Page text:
Body of Lotto Winner Who Died of Cyanide Poisoning to Be Exhumed

PHOTO: This undated photo provided by the Illinois Lottery shows Urooj Khan, 46, of Chicagos West Rogers Park neighborhood, posing with a winning lottery ticket.
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The body of the $1 million Chicago lottery winner who died of cyanide poisoning will be exhumed within the next two weeks, said the Cook County Medical Examiner Stephen Cina.

The exhumation is needed to complete the investigation into Urooj Khan's death, which the medical examiner ruled a homicide last November.

Last June, Khan, 46, won $1 million in a scratch-off Illinois Lottery game, and said he planned to use the money to pay off his bills and mortgage, and make a contribution to St. Jude Children's Research Center.

But Khan died unexpectedly on July 20. The suddenness and unexpectedness of Khan's death brought it to the attention of the Cook County Medical Examiner.

Because there were no signs of foul play or trauma, the medical examiner's office initially attributed the death to arteriosclerotic cardiovascular disease, which covers heart attacks, stroke or ruptured aneurysms. An external exam -- not an autopsy -- was performed and toxicology reports indicated no presence of drugs or carbon monoxide.

Khan was buried at Rosehill Cemetery in Chicago.

But several days after the death certificate was issued, a family member called and requested that the medical examiner's office look further into Khan's death, said Cina.

"In response to the family member's concern, the ME's office ordered comprehensive toxicological testing, including screens for cyanide and strychnine," according to a statement from the Office of the Cook County Board President Toni Preckwinkle.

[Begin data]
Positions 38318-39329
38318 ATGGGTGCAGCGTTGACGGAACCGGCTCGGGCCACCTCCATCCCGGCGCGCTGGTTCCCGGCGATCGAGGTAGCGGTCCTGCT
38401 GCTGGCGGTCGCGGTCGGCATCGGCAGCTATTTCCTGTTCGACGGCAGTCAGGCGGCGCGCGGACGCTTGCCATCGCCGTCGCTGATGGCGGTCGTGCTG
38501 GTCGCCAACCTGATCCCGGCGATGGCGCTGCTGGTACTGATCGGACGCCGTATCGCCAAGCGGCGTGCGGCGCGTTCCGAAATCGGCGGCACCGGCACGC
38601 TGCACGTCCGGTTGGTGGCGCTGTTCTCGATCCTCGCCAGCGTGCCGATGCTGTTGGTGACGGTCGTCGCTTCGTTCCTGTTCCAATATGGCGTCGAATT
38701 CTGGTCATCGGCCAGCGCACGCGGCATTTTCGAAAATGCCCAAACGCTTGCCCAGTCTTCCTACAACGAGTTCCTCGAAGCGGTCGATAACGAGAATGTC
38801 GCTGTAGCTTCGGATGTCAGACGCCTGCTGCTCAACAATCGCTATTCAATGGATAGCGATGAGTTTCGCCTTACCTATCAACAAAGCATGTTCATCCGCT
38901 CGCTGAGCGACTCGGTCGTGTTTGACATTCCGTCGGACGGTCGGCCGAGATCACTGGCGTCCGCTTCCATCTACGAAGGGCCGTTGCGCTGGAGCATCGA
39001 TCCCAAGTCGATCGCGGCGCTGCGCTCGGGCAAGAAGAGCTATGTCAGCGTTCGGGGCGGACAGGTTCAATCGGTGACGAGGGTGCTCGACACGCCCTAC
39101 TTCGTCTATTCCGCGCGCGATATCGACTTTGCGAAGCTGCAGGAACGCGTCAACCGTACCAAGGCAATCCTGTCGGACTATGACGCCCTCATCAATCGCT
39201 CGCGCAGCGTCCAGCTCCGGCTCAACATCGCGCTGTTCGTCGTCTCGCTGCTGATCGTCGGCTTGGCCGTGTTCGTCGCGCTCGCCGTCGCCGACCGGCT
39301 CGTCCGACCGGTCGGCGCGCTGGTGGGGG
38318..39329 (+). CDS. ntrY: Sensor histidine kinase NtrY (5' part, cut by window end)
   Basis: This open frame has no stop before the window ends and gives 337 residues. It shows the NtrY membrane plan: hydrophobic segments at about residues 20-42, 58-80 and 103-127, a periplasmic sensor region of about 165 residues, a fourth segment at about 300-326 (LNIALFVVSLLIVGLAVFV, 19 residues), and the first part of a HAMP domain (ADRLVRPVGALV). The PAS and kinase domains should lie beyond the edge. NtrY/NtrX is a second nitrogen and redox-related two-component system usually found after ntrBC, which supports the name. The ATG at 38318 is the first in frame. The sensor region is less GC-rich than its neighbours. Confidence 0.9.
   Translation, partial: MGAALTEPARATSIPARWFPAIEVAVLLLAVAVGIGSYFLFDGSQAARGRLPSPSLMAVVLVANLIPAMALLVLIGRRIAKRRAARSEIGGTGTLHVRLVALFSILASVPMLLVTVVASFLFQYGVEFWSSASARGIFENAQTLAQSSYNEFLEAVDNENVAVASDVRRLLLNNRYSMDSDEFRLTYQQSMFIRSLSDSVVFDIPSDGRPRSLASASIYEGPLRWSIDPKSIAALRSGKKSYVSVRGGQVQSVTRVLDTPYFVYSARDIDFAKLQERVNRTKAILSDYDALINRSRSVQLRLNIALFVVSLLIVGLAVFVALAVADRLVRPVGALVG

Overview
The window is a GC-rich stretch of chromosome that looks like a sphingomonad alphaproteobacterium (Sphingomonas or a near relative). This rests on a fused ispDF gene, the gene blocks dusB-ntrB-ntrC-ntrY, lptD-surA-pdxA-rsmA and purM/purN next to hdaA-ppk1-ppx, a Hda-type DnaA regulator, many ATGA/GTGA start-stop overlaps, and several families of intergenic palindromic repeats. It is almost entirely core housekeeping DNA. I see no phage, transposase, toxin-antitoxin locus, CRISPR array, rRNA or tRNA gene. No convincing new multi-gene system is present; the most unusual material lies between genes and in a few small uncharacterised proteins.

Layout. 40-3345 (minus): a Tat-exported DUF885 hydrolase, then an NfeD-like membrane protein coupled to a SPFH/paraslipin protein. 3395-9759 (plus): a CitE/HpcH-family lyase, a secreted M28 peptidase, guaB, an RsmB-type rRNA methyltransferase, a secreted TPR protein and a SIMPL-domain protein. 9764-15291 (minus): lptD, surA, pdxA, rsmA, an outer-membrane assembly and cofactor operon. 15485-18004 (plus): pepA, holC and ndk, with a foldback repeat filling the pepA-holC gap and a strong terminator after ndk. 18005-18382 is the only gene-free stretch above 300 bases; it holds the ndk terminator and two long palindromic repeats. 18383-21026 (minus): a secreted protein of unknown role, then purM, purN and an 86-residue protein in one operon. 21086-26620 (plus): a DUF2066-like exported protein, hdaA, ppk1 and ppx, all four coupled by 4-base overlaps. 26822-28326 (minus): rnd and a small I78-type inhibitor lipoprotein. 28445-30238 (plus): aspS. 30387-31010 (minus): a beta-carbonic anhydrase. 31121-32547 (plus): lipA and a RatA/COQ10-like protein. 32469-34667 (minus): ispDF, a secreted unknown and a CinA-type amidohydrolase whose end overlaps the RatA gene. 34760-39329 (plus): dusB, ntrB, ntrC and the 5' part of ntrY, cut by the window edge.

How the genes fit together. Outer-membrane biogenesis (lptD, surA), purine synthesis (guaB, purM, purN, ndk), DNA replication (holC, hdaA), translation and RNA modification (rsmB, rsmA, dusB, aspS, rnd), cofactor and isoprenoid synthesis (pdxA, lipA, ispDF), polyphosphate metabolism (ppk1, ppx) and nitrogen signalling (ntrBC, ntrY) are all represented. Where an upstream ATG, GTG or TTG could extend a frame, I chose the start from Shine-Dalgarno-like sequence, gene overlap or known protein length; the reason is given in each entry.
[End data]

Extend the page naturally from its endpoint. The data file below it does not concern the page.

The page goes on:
"As a matter of routine, we take body fluid samples, even with our external exams: urine, blood and bitreous fluid from the eye. We keep them for a certain period of time," said Cina. "Tests for cyanide and strychnine were run on the blood samples after the relative expressed concern of foul play. These are not routine tests."

Cina said he could not disclose the identity of the family member or other details of the phone call because of the ongoing investigation.

"If or when this goes to court, it would be nice to have all the data possible," Cina said about the exhumation.

Cina said when the final toxicology results came back late last November, they showed a lethal level of cyanide, which led to the homicide investigation.

Melissa Stratton, a spokeswoman for the Chicago Police Department, confirmed it had been working closely with the medical examiner's office.

Khan is survived by his wife, Shabana Ansari, 32, and a teenage daughter. The family owned three dry-cleaning businesses in Chicago.

Ansari told the Chicago Tribune that Khan was "the best husband on the entire planet," and, "extraordinary, nice, kind and lovable."

Ansari could not be reached by ABC News for comment.

The police are not confirming whether Khan's lottery winnings played a part in the homicide.

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When asked why cyanide, a chemical asphyxiant that binds to red blood cells and prevents the entry of oxygen, was not found in the initial examination of Khan's body, Cina said, "Quite frankly, it's unusual as a cause of death, so it's not at the top of your mind."

He said about 50 percent of people can smell cyanide, but it is more noticeable when the body is opened up.

Sometimes the coloring of blood changes with cyanide poisoning after death, becoming "more reddish than purple," he said.

"In this case that wasn't particularly striking," Cina said, describing the first examination of Khan's body.

"It strangles your red blood cells at a biochemical level," he said.

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